BootsnAll Travel Network

São Gualter and Other Surprises

The lights in Guimarães are not ALWAYS lit. This happens to be the biggest celebration in the town in 100 years. The patron saint of the town is St. Gualter (St. Walter in his English manifestation), and on the first weekend in August since 1906, there has been a big celebration, homecoming, festival, hoopla. That´s why I had to leave: every room in the town is booked for the weekend. That´s why the streets are full of lights and people. The brochure for the event (available only in Portuguese) quotes Jose Saramago as follows, “a memória que temos e a responsabilidade que assumimos porque sem memória não existimos e sem responsabilidade não mereciamos existir.” I love his dry sense of humor. This morning as I left Guimarães, the streets were not sleepy, as usual. They were packed with people shopping, hauling great plastic bags of things up hill and down hill, buying flowers and foods and gifts for relatives arriving from out of town. There was a feeling of intense excitement. There will be food and music and dancing in every square of the town tonight. I´d love to be there, but it can´t be, so I´m on my way to Melgaço, which apparently is the one place in Portugal nobody else wants to be this weekend.

The only way to get to Melgaço from Guimarães is to go to Braga first. Back across the mountains, dotted with little settlements of five to fifty red-roofed houses, each centered on a church with a bell-tower, back through the vineyards and cornfields, where instead of wooden posts to hold up the grape vines, the local people use GRANITE posts. They expect those vines to be around for a while. Back past a thousand rose bushes in all their glory, I arrived in Braga at 10 a.m., only to find that the next bus for Melgaço leaves at 4 p.m. The ticket seller was amused by my situation, laughed, and said something about there not being much demand for buses to Melgaço, but he kindly let me leave my crummy market-bought duffel bag in his office, so I have this unexpected extra day in Braga, which explains why I am back in the James Dean Café, blogging again, with rock music blaring, a TV topping the music, a man smoking at the computer next to me, and a group of women laughing and chatting boisterously on my right.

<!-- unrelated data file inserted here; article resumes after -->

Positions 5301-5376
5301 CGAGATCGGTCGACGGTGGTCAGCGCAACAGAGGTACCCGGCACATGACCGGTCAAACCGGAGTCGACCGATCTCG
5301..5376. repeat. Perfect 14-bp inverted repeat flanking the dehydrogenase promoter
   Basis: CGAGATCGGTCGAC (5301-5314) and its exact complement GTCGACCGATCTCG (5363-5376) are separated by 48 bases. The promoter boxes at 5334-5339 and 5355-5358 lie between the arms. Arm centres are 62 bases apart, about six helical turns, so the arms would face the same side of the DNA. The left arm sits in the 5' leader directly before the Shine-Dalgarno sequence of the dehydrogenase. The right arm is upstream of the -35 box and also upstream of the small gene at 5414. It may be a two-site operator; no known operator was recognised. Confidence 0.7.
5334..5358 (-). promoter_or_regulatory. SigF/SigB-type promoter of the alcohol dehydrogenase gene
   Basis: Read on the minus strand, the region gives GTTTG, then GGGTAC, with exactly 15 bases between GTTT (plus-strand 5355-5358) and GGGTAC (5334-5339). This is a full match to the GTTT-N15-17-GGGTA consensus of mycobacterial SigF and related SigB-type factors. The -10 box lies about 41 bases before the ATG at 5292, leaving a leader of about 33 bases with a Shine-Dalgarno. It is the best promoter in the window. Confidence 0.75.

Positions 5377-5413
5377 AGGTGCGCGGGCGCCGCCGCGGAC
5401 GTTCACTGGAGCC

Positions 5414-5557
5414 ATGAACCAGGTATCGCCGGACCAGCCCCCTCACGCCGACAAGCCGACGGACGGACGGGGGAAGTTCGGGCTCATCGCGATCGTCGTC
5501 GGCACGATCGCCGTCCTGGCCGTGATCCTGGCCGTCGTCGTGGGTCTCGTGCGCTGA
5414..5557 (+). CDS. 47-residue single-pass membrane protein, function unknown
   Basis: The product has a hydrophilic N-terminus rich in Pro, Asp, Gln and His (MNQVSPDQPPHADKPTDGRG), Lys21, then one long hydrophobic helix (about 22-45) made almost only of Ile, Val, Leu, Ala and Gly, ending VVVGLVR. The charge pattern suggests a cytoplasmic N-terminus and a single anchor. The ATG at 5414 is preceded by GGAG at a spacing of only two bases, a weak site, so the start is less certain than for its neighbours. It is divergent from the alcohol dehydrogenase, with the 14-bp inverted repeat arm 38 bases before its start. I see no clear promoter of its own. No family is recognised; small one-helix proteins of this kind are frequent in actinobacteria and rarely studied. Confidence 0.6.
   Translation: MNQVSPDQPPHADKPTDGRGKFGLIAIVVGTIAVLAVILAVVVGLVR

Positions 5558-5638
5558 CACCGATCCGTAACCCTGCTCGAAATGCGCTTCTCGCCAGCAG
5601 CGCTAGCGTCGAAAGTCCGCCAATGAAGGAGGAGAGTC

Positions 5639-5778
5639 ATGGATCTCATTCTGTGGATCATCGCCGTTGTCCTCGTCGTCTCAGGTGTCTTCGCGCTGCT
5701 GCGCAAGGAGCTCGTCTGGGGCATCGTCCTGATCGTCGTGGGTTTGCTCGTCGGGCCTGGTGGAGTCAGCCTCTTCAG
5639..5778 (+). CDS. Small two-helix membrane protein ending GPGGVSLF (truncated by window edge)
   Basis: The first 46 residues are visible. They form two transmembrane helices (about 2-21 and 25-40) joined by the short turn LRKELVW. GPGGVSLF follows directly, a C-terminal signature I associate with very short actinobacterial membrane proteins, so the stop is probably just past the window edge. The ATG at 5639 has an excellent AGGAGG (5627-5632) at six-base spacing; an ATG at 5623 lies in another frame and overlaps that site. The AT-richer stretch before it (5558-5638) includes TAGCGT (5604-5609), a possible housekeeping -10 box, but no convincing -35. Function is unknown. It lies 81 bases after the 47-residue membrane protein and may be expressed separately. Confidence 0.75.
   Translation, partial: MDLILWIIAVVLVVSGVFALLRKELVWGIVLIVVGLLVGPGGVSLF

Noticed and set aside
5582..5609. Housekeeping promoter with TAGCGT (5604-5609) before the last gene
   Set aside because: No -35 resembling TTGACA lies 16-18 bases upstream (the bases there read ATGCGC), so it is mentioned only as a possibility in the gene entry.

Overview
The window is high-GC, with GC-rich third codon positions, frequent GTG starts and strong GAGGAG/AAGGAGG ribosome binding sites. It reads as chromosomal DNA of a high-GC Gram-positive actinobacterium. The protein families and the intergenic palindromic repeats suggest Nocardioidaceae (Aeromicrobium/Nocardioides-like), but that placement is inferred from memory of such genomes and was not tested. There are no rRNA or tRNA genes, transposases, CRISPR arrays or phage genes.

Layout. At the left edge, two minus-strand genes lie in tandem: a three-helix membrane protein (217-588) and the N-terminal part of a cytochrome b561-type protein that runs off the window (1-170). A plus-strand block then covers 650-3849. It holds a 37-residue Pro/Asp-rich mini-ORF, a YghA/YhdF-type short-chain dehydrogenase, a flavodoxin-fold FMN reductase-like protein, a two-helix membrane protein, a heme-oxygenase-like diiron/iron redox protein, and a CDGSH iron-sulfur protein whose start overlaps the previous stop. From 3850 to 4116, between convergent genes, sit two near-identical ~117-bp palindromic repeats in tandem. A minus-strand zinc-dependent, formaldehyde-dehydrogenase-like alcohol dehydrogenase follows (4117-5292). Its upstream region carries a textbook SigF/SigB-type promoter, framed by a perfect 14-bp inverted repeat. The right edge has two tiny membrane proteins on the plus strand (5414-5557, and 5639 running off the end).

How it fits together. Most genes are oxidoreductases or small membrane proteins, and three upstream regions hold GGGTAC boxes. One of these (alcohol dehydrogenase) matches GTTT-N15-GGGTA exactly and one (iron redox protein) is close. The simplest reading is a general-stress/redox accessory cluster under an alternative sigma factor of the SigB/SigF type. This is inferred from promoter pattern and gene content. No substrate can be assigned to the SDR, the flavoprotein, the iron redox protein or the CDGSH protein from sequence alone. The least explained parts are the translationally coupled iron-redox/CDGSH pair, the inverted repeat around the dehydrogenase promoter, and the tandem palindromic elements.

Observations of the day: most Portuguese people (perhaps most people in the world?) live in little niches of apartments in huge blocks of flats with (the Portuguese part) metal shutters on the outsides of the windows, to screen out the heat. Portuguese flags fly from many windows (not so much about patriotism as about the soccer team that just almost won the World Cup). And oh, the deception of the market sellers in Ponte de Lima! When I bought my Beppi shoes, I noted a white strip of paper pasted on the box: Made in EU. But this morning, as I was doctoring my bed-bug bites with corticosteroids and binding up my blisters and preparing to start another day of walking in my Beppis, I saw a little glint of cellophane inside one shoe. I pulled it out: “Made in China.” It made me laugh out loud. It´s now 11:30. I have no agenda for the day and four and a half hours to enjoy. And all this LIFE. I will hurl my body into whatever there is to discover in Braga today.

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2 responses to “São Gualter and Other Surprises”

  1. Bobbie says:

    Got your bedbuggy postcards. Amazing! A theater op, the police, a trip to the hospital, meeting the artist … and the bedbugs of course. What next, o muse?

    Fun. Keep it coming, dear Kendall.


  2. admin says:

    Thanks, B! It just keeps on coming! I have to shut my jaw now and then to keep the flies out of my mouth. I am constantly amazed.

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